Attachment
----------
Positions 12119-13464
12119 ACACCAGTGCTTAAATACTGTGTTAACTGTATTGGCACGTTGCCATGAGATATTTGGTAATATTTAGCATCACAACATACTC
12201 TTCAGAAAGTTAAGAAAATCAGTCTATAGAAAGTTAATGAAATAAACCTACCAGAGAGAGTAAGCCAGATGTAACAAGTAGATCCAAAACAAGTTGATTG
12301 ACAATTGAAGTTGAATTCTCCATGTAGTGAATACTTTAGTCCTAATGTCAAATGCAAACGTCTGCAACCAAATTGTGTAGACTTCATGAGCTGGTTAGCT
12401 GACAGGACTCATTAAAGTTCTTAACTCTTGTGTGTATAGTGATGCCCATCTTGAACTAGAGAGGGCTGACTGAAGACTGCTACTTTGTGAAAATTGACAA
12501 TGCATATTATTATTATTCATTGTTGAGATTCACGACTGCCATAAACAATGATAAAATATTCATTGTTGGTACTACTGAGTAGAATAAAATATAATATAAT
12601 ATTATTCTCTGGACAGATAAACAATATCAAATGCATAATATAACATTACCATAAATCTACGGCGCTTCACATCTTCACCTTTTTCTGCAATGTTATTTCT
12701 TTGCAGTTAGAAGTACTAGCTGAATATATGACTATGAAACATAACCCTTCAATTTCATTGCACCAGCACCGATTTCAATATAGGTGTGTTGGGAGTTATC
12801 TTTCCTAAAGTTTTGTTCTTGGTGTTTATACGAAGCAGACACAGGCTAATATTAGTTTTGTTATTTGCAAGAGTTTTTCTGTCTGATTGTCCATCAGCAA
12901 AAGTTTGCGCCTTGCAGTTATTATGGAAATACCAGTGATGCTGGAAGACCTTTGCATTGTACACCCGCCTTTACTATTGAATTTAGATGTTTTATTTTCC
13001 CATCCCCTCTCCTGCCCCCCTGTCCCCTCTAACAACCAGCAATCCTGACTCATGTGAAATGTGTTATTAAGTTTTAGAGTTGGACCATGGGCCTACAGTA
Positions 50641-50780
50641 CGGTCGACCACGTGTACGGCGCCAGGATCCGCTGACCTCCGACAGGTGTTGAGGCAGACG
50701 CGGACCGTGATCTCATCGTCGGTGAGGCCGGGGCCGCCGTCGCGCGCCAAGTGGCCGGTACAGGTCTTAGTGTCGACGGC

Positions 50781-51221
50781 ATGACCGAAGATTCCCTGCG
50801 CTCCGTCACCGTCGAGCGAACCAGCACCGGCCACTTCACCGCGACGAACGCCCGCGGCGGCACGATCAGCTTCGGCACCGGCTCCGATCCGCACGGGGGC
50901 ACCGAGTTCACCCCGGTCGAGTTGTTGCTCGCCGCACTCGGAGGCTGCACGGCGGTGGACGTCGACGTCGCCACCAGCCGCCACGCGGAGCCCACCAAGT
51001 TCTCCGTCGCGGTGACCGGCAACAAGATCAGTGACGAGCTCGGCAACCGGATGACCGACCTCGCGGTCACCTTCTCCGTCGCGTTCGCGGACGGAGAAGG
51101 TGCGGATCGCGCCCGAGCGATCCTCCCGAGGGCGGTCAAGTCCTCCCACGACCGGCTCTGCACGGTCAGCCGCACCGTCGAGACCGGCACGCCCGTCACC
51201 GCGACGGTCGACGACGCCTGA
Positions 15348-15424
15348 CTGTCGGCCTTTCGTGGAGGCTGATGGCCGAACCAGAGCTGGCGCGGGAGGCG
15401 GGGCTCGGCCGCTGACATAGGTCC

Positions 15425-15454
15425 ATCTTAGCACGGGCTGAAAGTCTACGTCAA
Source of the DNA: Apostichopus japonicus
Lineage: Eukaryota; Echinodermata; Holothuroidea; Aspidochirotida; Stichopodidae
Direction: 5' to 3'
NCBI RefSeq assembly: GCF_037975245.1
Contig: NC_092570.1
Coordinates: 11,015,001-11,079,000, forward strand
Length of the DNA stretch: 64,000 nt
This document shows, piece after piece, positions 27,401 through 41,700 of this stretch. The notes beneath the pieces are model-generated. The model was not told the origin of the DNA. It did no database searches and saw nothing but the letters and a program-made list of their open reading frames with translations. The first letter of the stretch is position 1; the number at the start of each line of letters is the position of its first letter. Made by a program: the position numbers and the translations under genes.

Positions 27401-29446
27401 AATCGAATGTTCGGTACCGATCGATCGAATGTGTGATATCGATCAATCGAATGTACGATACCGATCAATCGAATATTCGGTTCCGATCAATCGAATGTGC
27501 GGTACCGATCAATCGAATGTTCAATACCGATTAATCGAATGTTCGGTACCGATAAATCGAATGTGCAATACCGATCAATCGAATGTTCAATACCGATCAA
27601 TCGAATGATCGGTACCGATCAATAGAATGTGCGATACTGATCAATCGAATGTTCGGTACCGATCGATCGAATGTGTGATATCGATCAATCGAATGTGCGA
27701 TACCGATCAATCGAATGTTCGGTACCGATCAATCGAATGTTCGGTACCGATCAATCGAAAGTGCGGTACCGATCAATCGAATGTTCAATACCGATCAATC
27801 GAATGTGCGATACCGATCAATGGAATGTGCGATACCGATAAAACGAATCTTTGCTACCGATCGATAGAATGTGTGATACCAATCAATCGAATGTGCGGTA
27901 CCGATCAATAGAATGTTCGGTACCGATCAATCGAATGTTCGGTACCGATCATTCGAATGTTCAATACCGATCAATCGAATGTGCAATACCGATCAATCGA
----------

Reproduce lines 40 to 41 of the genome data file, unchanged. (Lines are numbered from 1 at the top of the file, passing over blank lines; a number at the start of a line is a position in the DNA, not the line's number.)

27801 GAATGTGCGATACCGATCAATGGAATGTGCGATACCGATAAAACGAATCTTTGCTACCGATCGATAGAATGTGTGATACCAATCAATCGAATGTGCGGTA
27901 CCGATCAATAGAATGTTCGGTACCGATCAATCGAATGTTCGGTACCGATCATTCGAATGTTCAATACCGATCAATCGAATGTGCAATACCGATCAATCGA